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Rodolfo Villalobos v. Kathleen Dickenson


March 16, 2011



Petitioner is a state prisoner without counsel seeking a writ of habeas corpus. See 28 U.S.C. § 2254. He challenges the California Board of Parole Hearings' 2009 finding that he was unsuitable for parole, claiming that the Board's decision violated his federal right to due process. See Dckt. No. 1. Respondent moves to dismiss this action on the ground that petitioner failed to exhaust his state judicial remedies. Dckt. No. 10. Petitioner opposes respondent's motion.

Dckt. No. 11. For the reasons stated, the court recommends that the petition be dismissed.

California's parole scheme gives rise to a liberty interest in parole protected by the federal due process clause. Swarthout v. Cooke, 562 U.S. ___ (2011), No. 10-333, 2011 WL 197627, at *2 (Jan. 24, 2011). In California, a prisoner is entitled to release on parole unless there is "some evidence" of his or her current dangerousness. In re Lawrence, 44 Cal.4th 1181, 1205-06, 1210 (2008); In re Rosenkrantz, 29 Cal.4th 616, 651-53 (2002). However, after briefing on the instant motion to dismiss concluded, the United States Supreme Court held that correct application of California's "some evidence" standard is not required by the federal Due Process Clause. Swarthout, 2011 WL 197627, at *2. Rather, the inquiry on federal habeas is whether the petitioner has received "fair procedures" for vindication of the liberty interest in parole given by the state. Id. In the context of a parole suitability hearing, a petitioner receives adequate process when he/she is allowed an opportunity to be heard and given a statement of the reasons why parole was denied. Id. at **2-3 (federal due process satisfied where petitioners were "allowed to speak at their parole hearings and to contest the evidence against them, were afforded access to their records in advance, and were notified as to the reasons why parole was denied"); see also Greenholtz v. Inmates of Neb. Penal, 442 U.S. 1, 16 (1979).

The record reflects that petitioner was given the opportunity to be heard at his 2009 parole suitability hearing and received a statement of the reasons why parole was denied. See Pet. at 60-149.*fn1 This is all that due process requires. Swarthout, 2011 WL 197627, at **2-3. Accordingly, petitioner's claim that the Board's decision violated his right to due process because it was not supported by some evidence of petitioner's current dangerousness, should be dismissed for failure to state a cognizable claim. Further, there is no basis for concluding that a tenable claim for relief could be pleaded if leave to amend were granted. See James v. Giles, 221 F.3d 1074, 1077-78 (9th Cir 2000) (pro se habeas litigants are entitled to a opportunity to amend unless it clearly appears from the petition that the deficiency cannot be overcome); Jarvis v. Nelson, 440 F.2d 13, 14 (9th Cir. 1971) (petition for habeas corpus should not be dismissed without leave to amend unless it appears that no tenable claim for relief can be pleaded were such leave granted). In light of the above, the court also finds that respondent's motion to dismiss should be denied as moot.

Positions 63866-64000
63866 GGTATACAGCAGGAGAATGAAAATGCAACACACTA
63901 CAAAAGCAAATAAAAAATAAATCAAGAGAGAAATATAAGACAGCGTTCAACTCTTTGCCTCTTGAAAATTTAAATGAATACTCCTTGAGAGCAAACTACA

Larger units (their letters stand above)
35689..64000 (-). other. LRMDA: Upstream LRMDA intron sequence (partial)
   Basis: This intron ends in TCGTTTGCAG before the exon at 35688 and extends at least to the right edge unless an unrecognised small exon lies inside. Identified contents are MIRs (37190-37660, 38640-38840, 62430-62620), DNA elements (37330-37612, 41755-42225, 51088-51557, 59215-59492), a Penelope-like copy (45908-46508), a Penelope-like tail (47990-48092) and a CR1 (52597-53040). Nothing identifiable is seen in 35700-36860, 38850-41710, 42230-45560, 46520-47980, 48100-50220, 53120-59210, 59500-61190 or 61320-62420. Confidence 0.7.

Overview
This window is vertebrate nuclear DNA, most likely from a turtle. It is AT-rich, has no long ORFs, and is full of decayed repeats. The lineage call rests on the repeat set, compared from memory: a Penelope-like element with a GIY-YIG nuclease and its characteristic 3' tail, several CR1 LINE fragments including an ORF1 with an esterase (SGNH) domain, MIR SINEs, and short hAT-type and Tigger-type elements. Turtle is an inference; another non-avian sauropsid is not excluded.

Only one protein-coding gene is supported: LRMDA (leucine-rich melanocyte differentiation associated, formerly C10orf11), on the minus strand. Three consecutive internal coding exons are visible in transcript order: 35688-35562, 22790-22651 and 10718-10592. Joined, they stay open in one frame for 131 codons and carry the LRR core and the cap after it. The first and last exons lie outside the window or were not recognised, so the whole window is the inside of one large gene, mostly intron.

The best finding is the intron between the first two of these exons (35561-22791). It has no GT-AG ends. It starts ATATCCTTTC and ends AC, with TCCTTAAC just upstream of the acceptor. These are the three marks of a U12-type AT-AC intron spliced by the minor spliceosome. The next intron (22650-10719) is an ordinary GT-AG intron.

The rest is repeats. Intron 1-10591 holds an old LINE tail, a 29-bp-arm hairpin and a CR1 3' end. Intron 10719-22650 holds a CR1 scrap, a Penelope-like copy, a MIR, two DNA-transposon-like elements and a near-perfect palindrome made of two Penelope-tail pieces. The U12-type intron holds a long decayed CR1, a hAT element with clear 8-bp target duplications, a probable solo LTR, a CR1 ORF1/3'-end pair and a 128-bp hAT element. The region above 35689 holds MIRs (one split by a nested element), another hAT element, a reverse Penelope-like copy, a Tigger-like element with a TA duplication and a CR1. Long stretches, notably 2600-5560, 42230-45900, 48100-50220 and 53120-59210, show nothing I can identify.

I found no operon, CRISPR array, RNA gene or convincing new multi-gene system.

1. Petitioner's application for writ of habeas corpus be dismissed without leave to amend because petitioner has failed to state a cognizable claim;

2. Respondent's September 17, 2010 motion to dismiss be denied as moot; and 3. The Clerk be directed to close the case.

These findings and recommendations are submitted to the United States District Judge assigned to the case, pursuant to the provisions of 28 U.S.C. § 636(b)(l). Within fourteen days after being served with these findings and recommendations, any party may file written objections with the court and serve a copy on all parties. Such a document should be captioned "Objections to Magistrate Judge's Findings and Recommendations." Failure to file objections within the specified time may waive the right to appeal the District Court's order. Turner v. Duncan, 158 F.3d 449, 455 (9th Cir. 1998); Martinez v. Ylst, 951 F.2d 1153 (9th Cir. 1991).

In his objections petitioner may address whether a certificate of appealability should issue in the event he files an appeal of the judgment in this case. See Rule 11, Federal Rules Governing Section 2254 Cases (the district court must issue or deny a certificate of appealability when it enters a final order adverse to the applicant).

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